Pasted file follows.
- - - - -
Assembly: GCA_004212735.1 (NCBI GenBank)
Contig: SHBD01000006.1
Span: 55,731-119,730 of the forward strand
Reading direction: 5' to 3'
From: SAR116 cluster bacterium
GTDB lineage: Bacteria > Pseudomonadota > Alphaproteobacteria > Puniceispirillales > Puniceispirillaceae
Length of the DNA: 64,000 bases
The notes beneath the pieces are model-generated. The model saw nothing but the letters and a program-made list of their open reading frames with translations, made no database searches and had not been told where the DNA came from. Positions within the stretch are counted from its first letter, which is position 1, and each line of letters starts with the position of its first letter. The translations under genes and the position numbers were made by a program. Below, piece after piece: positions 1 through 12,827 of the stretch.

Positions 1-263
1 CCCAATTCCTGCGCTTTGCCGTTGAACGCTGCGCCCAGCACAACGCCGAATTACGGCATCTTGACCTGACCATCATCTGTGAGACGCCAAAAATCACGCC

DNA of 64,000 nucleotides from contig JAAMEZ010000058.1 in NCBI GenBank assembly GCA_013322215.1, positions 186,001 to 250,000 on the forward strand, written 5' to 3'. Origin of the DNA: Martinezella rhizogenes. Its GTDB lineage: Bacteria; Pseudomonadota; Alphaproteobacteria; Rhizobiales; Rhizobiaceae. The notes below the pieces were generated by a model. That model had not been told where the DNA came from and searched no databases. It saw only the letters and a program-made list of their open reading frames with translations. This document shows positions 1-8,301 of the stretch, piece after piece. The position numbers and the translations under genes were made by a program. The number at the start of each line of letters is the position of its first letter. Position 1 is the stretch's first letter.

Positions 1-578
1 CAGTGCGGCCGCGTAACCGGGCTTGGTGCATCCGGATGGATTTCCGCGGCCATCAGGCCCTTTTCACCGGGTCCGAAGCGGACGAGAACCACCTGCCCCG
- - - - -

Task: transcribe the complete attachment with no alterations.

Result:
Assembly: GCA_004212735.1 (NCBI GenBank)
Contig: SHBD01000006.1
Span: 55,731-119,730 of the forward strand
Reading direction: 5' to 3'
From: SAR116 cluster bacterium
GTDB lineage: Bacteria > Pseudomonadota > Alphaproteobacteria > Puniceispirillales > Puniceispirillaceae
Length of the DNA: 64,000 bases
The notes beneath the pieces are model-generated. The model saw nothing but the letters and a program-made list of their open reading frames with translations, made no database searches and had not been told where the DNA came from. Positions within the stretch are counted from its first letter, which is position 1, and each line of letters starts with the position of its first letter. The translations under genes and the position numbers were made by a program. Below, piece after piece: positions 1 through 12,827 of the stretch.

Positions 1-263
1 CCCAATTCCTGCGCTTTGCCGTTGAACGCTGCGCCCAGCACAACGCCGAATTACGGCATCTTGACCTGACCATCATCTGTGAGACGCCAAAAATCACGCC

DNA of 64,000 nucleotides from contig JAAMEZ010000058.1 in NCBI GenBank assembly GCA_013322215.1, positions 186,001 to 250,000 on the forward strand, written 5' to 3'. Origin of the DNA: Martinezella rhizogenes. Its GTDB lineage: Bacteria; Pseudomonadota; Alphaproteobacteria; Rhizobiales; Rhizobiaceae. The notes below the pieces were generated by a model. That model had not been told where the DNA came from and searched no databases. It saw only the letters and a program-made list of their open reading frames with translations. This document shows positions 1-8,301 of the stretch, piece after piece. The position numbers and the translations under genes were made by a program. The number at the start of each line of letters is the position of its first letter. Position 1 is the stretch's first letter.

Positions 1-578
1 CAGTGCGGCCGCGTAACCGGGCTTGGTGCATCCGGATGGATTTCCGCGGCCATCAGGCCCTTTTCACCGGGTCCGAAGCGGACGAGAACCACCTGCCCCG